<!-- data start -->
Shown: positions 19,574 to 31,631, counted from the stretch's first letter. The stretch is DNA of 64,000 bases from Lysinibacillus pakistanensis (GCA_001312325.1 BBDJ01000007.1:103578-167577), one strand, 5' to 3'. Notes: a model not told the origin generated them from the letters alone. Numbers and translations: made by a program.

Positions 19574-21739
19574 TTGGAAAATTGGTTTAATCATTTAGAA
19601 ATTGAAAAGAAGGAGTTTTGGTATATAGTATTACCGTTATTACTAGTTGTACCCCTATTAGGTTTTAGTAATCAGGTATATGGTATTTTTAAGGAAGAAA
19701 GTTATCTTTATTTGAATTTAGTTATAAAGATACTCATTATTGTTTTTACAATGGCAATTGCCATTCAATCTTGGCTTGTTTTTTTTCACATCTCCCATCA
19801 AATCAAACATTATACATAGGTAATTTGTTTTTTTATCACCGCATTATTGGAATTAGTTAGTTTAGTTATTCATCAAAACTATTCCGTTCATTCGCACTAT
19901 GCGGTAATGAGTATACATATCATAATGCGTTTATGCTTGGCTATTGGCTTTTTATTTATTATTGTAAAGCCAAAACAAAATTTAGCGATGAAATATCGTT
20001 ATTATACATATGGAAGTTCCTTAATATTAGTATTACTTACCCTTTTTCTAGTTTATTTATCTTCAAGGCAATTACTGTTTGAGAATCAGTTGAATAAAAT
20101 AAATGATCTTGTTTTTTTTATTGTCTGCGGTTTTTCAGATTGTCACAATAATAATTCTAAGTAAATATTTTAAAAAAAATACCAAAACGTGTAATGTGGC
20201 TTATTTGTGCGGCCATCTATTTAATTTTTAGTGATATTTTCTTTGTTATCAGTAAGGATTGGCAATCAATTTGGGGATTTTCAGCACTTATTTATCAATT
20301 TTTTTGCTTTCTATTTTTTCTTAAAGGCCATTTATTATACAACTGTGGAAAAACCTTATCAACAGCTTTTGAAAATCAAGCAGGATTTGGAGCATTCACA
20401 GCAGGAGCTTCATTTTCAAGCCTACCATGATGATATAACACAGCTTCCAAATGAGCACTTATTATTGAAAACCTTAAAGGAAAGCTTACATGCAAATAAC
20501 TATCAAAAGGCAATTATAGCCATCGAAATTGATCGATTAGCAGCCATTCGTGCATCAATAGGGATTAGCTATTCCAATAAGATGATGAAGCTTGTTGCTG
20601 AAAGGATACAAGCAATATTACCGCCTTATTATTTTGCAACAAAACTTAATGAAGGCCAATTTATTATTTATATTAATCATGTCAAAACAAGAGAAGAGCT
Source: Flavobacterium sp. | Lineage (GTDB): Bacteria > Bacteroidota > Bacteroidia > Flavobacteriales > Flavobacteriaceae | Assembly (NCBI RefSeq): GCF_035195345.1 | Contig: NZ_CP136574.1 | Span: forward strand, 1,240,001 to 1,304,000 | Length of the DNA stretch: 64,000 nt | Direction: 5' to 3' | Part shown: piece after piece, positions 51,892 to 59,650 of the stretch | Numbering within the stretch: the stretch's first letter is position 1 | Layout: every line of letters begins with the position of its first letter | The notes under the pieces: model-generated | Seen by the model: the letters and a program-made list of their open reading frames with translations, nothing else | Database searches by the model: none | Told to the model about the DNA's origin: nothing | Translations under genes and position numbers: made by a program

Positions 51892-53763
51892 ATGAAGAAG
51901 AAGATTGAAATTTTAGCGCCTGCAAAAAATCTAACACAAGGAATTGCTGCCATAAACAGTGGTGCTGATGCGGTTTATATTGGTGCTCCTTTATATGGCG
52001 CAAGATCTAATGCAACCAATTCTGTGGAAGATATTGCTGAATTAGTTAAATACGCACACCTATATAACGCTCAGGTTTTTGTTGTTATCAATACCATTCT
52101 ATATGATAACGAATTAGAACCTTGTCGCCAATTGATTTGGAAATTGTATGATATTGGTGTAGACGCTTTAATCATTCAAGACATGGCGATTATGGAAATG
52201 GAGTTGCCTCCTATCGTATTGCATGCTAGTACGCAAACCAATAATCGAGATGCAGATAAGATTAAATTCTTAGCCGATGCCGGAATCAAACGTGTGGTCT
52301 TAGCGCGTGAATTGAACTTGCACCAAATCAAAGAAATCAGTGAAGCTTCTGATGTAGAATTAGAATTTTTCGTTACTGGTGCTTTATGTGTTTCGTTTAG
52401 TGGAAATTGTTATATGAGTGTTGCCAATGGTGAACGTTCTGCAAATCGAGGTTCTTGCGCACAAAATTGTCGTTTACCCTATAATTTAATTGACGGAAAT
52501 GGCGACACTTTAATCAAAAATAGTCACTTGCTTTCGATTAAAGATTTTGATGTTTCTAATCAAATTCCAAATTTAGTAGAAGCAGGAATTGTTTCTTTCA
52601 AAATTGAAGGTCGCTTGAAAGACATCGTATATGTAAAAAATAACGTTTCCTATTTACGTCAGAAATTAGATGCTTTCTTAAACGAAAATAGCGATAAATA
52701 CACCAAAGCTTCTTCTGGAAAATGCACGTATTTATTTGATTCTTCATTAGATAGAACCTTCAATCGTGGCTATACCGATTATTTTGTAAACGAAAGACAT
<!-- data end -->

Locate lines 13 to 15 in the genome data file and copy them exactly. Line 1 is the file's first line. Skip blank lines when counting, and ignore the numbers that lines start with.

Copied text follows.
20501 TATCAAAAGGCAATTATAGCCATCGAAATTGATCGATTAGCAGCCATTCGTGCATCAATAGGGATTAGCTATTCCAATAAGATGATGAAGCTTGTTGCTG
20601 AAAGGATACAAGCAATATTACCGCCTTATTATTTTGCAACAAAACTTAATGAAGGCCAATTTATTATTTATATTAATCATGTCAAAACAAGAGAAGAGCT
Source: Flavobacterium sp. | Lineage (GTDB): Bacteria > Bacteroidota > Bacteroidia > Flavobacteriales > Flavobacteriaceae | Assembly (NCBI RefSeq): GCF_035195345.1 | Contig: NZ_CP136574.1 | Span: forward strand, 1,240,001 to 1,304,000 | Length of the DNA stretch: 64,000 nt | Direction: 5' to 3' | Part shown: piece after piece, positions 51,892 to 59,650 of the stretch | Numbering within the stretch: the stretch's first letter is position 1 | Layout: every line of letters begins with the position of its first letter | The notes under the pieces: model-generated | Seen by the model: the letters and a program-made list of their open reading frames with translations, nothing else | Database searches by the model: none | Told to the model about the DNA's origin: nothing | Translations under genes and position numbers: made by a program